What's New?

July 27, 2021

July 27, 2021

New Features

Graphext is now more powerful at text analysis. We've added support for the incredible range of NLP models at Hugging Face including intent detection and sentiment analysis. On top of this, we've built a new enrichment to group location values that are spelt differently

01. Support for Hugging Face Models

We've integrated Hugging Face models with Graphext. You can now build, train and deploy state of the art models for common NLP tasks including intent detection, sentiment analysis and token classification. Hugging Face also has models for translation, image classification and speech recognition.

Check the Hugging Face model documentation to browse the models you can now use in Graphext, check how to use them and try them out! We're so convinced about the usefulness of these models that we've updated the default embeddings in Text - Topics projects to use the Hugging Face SBERT transformer.

We'll soon be adding an easier way to deploy Hugging Face models on your text but for now - open up the code editor and paste in a code snippet from our docs.

How can I start using it?
  • Start building a project with data containing some text.
  • Open up the code editor.
  • Somewhere towards the end of the script - copy and paste the code snippet from our docs.
  • Replace the name of the model with the name of your chosen model.
  • Don't forget to add parameters if you need them!
  • Execute the project.

02. New Enrichment: Extract URL Components

When working with URLs in your data, it is often useful to extract new variables containing the domain, path and schema of the URL. Using this enrichment you can parse the URL values in your data and use the components of a URL to filter your data.

After you built a project that extracts URL components - look for the new variables in your data; path, domain, query, schema and more ...

Check the docs on enriching data to start extracting URL components.

How can I start using it?
  • Select Extract URL Components as an enrichment using the Data Enrichment tab during your project setup.
  • Tell Graphext which column contains the URL values in your data.
  • That's it. Open the project and look out for the new variables containing the components of your URL values.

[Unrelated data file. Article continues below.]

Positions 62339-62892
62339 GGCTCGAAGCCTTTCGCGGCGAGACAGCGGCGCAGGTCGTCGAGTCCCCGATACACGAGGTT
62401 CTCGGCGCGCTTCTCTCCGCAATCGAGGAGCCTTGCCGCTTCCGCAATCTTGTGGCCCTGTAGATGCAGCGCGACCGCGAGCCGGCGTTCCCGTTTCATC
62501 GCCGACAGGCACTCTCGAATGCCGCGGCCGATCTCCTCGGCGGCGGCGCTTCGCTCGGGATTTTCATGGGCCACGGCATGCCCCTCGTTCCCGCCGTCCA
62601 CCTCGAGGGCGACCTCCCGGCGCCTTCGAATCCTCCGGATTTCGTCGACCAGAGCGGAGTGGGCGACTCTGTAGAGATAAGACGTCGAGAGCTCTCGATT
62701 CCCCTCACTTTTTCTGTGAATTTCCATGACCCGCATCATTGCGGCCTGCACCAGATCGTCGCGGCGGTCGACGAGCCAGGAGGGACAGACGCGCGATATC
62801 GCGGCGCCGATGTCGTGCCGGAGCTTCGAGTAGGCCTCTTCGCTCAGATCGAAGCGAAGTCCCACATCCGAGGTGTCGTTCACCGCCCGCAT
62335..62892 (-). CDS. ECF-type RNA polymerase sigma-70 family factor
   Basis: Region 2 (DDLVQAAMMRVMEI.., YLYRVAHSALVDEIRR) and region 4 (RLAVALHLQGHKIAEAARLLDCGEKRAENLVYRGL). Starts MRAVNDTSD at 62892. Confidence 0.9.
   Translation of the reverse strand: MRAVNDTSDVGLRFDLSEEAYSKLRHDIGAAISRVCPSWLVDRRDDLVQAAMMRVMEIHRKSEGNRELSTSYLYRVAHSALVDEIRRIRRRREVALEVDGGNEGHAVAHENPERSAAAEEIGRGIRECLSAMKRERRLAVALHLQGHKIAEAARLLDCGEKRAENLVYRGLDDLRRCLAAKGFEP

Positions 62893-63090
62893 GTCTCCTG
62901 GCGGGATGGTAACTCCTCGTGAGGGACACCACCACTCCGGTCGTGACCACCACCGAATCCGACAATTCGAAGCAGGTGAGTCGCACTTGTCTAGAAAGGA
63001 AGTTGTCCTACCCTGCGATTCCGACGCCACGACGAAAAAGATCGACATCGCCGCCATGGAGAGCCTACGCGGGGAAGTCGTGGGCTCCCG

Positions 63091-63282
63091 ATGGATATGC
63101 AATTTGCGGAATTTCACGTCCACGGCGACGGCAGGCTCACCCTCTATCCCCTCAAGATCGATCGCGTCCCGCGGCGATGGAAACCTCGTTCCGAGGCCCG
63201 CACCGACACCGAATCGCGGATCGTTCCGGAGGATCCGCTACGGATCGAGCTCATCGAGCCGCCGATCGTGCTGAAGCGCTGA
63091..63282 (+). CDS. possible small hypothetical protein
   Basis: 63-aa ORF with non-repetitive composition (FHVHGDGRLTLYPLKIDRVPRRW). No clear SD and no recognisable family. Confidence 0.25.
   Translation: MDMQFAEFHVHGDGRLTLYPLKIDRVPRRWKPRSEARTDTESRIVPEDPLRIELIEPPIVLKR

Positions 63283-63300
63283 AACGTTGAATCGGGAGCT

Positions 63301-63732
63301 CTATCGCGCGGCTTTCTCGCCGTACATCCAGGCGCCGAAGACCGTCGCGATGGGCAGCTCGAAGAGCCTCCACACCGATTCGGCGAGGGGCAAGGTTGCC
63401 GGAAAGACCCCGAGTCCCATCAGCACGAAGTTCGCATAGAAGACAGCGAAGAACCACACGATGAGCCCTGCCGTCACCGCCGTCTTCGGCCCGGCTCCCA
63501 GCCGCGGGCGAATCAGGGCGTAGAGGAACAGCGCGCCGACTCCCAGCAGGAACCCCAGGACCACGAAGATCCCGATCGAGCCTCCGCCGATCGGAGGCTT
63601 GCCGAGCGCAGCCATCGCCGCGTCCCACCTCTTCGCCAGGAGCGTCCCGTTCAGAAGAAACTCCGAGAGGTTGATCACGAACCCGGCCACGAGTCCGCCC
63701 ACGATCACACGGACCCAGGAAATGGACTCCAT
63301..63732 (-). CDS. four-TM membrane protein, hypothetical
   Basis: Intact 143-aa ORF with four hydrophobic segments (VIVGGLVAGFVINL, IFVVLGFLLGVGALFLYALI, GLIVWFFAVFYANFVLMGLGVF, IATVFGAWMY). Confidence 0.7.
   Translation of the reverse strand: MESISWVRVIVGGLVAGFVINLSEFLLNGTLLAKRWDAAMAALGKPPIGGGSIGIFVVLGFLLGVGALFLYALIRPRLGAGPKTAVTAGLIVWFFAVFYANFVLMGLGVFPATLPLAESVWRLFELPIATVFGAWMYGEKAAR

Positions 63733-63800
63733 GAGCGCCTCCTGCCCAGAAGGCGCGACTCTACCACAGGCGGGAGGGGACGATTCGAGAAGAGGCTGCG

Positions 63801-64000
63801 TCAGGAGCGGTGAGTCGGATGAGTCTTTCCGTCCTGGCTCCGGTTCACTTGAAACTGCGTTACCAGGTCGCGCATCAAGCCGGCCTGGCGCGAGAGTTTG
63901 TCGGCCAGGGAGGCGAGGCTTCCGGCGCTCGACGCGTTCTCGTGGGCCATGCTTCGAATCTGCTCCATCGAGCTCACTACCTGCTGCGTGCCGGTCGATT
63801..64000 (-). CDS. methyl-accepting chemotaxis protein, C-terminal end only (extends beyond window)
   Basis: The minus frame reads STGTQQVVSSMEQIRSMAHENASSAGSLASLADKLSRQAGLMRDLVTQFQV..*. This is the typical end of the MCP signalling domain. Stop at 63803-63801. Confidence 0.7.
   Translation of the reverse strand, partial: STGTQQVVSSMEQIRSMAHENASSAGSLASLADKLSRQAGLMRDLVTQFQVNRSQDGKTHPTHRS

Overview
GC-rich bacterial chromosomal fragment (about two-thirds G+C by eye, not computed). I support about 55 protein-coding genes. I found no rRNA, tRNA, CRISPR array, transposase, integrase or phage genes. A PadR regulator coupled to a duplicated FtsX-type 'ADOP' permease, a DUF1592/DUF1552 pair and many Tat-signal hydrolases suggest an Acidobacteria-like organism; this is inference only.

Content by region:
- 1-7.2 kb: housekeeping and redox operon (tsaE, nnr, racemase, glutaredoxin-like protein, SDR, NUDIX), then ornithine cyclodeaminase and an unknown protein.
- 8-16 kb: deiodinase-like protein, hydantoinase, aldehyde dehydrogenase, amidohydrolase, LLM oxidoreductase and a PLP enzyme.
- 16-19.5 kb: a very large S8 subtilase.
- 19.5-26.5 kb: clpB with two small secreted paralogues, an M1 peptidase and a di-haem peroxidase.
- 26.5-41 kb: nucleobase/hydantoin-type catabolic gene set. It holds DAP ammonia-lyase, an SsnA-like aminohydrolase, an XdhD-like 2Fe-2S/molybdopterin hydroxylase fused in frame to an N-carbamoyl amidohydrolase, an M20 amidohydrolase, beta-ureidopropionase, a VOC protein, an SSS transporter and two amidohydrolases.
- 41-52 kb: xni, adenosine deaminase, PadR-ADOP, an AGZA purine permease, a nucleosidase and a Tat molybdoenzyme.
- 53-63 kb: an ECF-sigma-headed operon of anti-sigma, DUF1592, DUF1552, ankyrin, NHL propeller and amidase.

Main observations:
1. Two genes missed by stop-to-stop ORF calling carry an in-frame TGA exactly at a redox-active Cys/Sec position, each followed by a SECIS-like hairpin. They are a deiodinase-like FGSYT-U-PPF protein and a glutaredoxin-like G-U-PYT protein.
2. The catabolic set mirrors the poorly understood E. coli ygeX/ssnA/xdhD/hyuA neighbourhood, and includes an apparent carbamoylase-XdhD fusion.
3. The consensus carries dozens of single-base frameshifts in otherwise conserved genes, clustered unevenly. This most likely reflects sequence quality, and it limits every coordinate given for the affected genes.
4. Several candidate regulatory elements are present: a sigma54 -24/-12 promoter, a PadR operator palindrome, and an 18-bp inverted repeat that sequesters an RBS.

03. New Enrichment: Standardize Locations

Variation in the way that people write and record location data can make for a messy analysis.

Similar to the way that our Group Similar Spellings enrichment works, standardizing location data means grouping variations that refer to the same place but are spelt differently.

For instance, without deploying this enrichment, 'Manchester' and 'Manchester, UK' would be considered as two separate places. Our enrichment has been designed to let you collect these two values and filter your data more accurately with locations.

Check the docs on enriching data to start standardizing locations.

How can I start using it?
  • Select Standardize Locations as an enrichment using the Data Enrichment tab during your project setup.
  • Tell Graphext which column contains the location values you want to group.
  • Set a threshold to control the strength of your merges.
  • That's it. Open the project and look out for the new merged variable.


Fixes and Improvements

- Fixed a bug preventing the saving of new team names.

- Fixed a bug causing quantitative filter ranges to jump unexpectedly.

- Fixed a bug allowing incorrectly formatted data sources to be referenced (not an URL).


Stories Worth Sharing

01. Using Mutual Information to Cluster Variables and Discover the Associations Between Survey Questions

Our team set out to build a type of analysis that could be used to measure the strength of association between variables in a dataset. Read more.

02. Mapping New York's Airbnb Listings

Our team set out to build a type of analysis that could be used to measure the strength of association between variables in a dataset. Read more.